There was a period of time when the sitar, or at least the cheapo electric guitar version of it, was heard on practically every pop hit. But disregarding this curious part of pop history, the creation of any kind of hybrid of American and Indian music has happened mostly in India, not in America. Something of a minor hit for an independent album when it was first released, Sitar Power is one of the few breakthroughs that happened on the American continent, courtesy of a talented and charming gent whose connection to the aforementioned Indian pop influence was pretty direct: Ashwin Batish's father was one of the Indian musicians who worked on the Beatles' Help! soundtrack. The multi-tracking and arrangements that Batish so meticulously created on this set of instrumentals are almost as much of a marvel as his exciting, technically stunning sitar work. All the same there is something cheesy about these accompaniments, although that is part of the charm, like the British style of serving chips at a curry house. One unforgettable image of Batish over the years was a private demonstration he provided for a Canadian Broadcasting Company host while performing at the Winnipeg Folk Festival. Seated on a stool in the midst of an empty prairie, Batish played rapid-fire sitar licks over the top of what sounded like a full-band backing, all coming out of a set of sequencers and effects racks in a small box at his feet. He seems to be one of those multi-trackers that spends forever working on pieces and sometimes never stops tinkering, which might explain why he only completed two volumes of music such as this when there is clearly a demand for more. In that sense the success of this album is also a nice part of the '80s home-taping scene, Batish establishing an early mastery of the type of new recording technology that would move many artists out of the realm of the recording studio for good. In addition, the strength that indie labels had in the '80s was also one of the reasons that a record such as this, at first released on the artist's own Batish label, eventually would pick up something of a global following, including the popularity of the "Bombay Boogie" track at the hippest German discos. Sifting through all these positives, a listener can be an alchemist and attempt to isolate the gold or single element that makes this project work so well. The inevitable answer is Batish himself -- beyond the instrumental virtuosity, his joy with what he is doing comes across as a specific within the general sense of his exuberant personality.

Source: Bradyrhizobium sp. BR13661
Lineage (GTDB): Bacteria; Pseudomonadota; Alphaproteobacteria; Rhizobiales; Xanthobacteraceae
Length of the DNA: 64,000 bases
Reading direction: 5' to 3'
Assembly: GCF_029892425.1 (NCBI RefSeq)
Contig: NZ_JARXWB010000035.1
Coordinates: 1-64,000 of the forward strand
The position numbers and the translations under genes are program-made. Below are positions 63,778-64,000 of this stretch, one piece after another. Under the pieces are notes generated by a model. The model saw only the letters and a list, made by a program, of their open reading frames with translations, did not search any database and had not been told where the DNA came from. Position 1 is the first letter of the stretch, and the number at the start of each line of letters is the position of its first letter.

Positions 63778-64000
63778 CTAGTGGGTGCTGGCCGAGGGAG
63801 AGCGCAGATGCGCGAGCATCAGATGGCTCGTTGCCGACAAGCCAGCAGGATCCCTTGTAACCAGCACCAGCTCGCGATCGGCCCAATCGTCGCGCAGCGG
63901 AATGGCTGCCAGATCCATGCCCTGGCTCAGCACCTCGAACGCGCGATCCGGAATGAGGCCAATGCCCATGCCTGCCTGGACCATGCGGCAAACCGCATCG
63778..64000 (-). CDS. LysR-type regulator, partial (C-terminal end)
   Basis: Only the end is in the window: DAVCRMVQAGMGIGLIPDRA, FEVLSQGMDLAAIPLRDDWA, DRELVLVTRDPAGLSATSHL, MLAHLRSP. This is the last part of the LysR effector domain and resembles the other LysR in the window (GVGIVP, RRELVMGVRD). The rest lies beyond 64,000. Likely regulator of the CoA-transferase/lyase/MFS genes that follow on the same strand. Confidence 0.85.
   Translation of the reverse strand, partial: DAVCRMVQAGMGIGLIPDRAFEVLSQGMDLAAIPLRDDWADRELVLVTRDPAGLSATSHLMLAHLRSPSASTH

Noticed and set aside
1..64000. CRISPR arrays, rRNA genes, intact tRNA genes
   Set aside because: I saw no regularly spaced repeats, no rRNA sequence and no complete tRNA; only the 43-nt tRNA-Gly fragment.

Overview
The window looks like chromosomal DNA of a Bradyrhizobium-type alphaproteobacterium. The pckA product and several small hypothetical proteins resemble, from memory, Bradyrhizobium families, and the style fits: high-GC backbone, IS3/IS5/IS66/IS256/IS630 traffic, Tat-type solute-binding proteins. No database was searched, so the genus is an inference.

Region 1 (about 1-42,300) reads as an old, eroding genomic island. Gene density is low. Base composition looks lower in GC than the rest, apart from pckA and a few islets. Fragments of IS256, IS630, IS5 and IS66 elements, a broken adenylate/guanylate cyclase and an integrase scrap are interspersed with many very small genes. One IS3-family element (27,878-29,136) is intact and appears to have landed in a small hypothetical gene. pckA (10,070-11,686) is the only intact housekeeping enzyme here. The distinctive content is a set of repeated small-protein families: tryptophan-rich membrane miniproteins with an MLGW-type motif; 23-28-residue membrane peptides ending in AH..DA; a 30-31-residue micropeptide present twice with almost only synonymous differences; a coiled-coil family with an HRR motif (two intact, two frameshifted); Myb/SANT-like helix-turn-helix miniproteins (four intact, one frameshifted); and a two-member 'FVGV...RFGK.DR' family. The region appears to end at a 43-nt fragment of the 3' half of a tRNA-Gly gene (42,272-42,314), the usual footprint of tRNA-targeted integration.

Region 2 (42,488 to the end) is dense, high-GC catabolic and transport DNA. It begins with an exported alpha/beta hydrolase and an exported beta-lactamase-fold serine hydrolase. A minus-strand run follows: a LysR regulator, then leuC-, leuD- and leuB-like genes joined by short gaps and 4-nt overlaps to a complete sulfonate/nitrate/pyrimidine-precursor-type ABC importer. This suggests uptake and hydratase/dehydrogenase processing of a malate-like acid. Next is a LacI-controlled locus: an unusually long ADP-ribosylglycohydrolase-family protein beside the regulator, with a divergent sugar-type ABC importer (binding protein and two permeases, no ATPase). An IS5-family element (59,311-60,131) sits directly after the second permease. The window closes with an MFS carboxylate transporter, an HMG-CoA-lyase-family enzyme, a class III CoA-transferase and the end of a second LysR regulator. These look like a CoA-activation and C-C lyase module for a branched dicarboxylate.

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AllMusic Review by Eugene Chadbourne